A bridge for Point Hut crossing.

Just a date for the building of the bridge over the Point Hut low level crossing in Southern Canberra.

This crossing over the Murrumbidgee links southern Tuggeranong with the western side of the river saving the longer journey to the south via the Tharwa bridge.

Goulburn Evening Penny Post , Thursday 8 February 1923

National Library of Australia

The cave on Black Mountain

Remaining unresolved is the question of a 'living room' sized cave on 'Black Hill' mentioned by a man who at the turn of the 20th century was called 'The Father of Canberra'. John Gale (1831-1929) was the famous and well respected editor of the Queanbeyan age.

In his book "Canberra; Its history and its legends" he writes a short passage describing a living room sized cave...

This cave's location is today not publicly known, if at all. Rumour indicates it was sealed up in the early years of Canberra's development and one can only wonder how the entrance may have been blocked.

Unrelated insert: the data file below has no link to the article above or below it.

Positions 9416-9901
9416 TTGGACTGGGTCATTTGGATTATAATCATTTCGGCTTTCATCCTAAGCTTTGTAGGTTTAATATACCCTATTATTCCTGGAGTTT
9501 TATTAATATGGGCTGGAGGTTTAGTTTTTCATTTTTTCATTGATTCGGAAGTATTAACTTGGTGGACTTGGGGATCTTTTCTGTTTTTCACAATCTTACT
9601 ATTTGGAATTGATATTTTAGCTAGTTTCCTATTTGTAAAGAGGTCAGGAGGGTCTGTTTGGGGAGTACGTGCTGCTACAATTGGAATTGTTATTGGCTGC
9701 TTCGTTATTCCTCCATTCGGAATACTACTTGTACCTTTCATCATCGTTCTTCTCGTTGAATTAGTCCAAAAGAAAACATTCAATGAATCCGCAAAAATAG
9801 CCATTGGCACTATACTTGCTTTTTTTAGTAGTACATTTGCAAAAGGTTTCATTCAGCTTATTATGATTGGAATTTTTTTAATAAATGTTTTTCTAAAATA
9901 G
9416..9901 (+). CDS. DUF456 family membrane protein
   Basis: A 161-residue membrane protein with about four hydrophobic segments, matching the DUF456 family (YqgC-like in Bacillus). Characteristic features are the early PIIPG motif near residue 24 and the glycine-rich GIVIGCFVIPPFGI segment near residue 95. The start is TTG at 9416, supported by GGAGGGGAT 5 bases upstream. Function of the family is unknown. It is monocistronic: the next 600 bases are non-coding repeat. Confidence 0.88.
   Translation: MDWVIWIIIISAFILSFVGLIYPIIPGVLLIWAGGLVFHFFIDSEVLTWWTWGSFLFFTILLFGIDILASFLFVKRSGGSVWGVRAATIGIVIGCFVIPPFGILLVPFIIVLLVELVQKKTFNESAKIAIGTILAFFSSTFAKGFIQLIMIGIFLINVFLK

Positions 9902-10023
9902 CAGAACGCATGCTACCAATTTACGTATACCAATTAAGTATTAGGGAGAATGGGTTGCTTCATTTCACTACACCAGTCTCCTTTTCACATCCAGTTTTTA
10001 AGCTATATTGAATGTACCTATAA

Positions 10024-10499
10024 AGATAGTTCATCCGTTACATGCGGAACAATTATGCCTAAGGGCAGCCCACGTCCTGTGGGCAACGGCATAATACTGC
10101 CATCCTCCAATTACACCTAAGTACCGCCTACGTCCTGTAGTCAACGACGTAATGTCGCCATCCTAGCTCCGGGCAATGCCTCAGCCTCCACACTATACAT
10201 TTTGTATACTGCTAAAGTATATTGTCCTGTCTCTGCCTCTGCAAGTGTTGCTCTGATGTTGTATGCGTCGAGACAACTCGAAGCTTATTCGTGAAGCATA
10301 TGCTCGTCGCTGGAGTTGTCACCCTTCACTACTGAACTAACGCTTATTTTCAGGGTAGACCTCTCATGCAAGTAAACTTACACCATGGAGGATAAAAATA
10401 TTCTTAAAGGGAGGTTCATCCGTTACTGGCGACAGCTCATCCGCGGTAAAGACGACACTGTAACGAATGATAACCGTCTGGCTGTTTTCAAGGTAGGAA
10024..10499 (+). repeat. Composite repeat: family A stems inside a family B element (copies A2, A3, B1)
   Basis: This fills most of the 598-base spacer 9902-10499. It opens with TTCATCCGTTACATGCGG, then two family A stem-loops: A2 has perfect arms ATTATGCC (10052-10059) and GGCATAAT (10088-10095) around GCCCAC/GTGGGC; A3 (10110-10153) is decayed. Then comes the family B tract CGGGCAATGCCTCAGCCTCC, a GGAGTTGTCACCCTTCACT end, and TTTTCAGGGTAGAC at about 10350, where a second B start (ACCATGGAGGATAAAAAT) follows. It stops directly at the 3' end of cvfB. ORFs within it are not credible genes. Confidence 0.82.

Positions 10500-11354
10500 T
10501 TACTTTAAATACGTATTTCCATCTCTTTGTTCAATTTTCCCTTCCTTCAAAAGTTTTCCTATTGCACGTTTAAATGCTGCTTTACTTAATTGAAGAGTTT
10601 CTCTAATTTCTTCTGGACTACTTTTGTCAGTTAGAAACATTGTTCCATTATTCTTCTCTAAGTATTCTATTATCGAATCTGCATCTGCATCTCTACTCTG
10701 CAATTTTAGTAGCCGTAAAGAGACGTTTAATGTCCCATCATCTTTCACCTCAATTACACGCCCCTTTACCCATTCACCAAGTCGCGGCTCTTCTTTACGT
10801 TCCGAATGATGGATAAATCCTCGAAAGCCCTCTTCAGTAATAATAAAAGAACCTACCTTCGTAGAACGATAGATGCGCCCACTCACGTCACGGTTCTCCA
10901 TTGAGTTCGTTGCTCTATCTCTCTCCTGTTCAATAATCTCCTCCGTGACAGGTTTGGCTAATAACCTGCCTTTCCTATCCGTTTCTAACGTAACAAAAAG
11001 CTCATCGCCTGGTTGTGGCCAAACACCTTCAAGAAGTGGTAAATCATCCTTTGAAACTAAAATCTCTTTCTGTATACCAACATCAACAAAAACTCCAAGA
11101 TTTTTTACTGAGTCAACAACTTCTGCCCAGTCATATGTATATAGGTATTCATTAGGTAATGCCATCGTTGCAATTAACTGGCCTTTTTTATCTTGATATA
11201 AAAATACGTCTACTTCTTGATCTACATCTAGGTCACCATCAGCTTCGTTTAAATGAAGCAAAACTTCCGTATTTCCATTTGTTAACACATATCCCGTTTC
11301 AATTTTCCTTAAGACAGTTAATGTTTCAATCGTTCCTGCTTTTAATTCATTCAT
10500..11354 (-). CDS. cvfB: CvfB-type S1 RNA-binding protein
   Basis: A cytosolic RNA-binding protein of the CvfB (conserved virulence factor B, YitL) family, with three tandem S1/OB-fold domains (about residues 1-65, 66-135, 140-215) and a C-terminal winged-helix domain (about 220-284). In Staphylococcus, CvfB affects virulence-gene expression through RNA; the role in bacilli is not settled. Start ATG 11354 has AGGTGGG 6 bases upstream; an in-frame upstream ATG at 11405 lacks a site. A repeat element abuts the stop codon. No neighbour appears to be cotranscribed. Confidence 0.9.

What is today known is the Black Mountain Peninsular was a well known riverside corroboree ground. An archaeological survey of this cave would be interesting. The corroborees were happening for a long time before we got here.

Posted about this at the beginning of last year so for new readers... A friend of mine, Dave Wheeler, researches the story. I will pass on any informati…

Curiosity killed the cat

Tidbinbilla feral cat.

An interesting article reporting the prospect of a national eradication program for the feral cat using 'curiosity' baits.

My understanding is the small sausage shaped baits contain lethal pellets unlikely to be consumed by other wildlife though the impact on marsupial carnivores seems undecided.

I'm all for doing something about feral cats. It's an interesting report via the Sydney Morning Herald

Poem in the Coree cairn

The story of a poem in a bottle.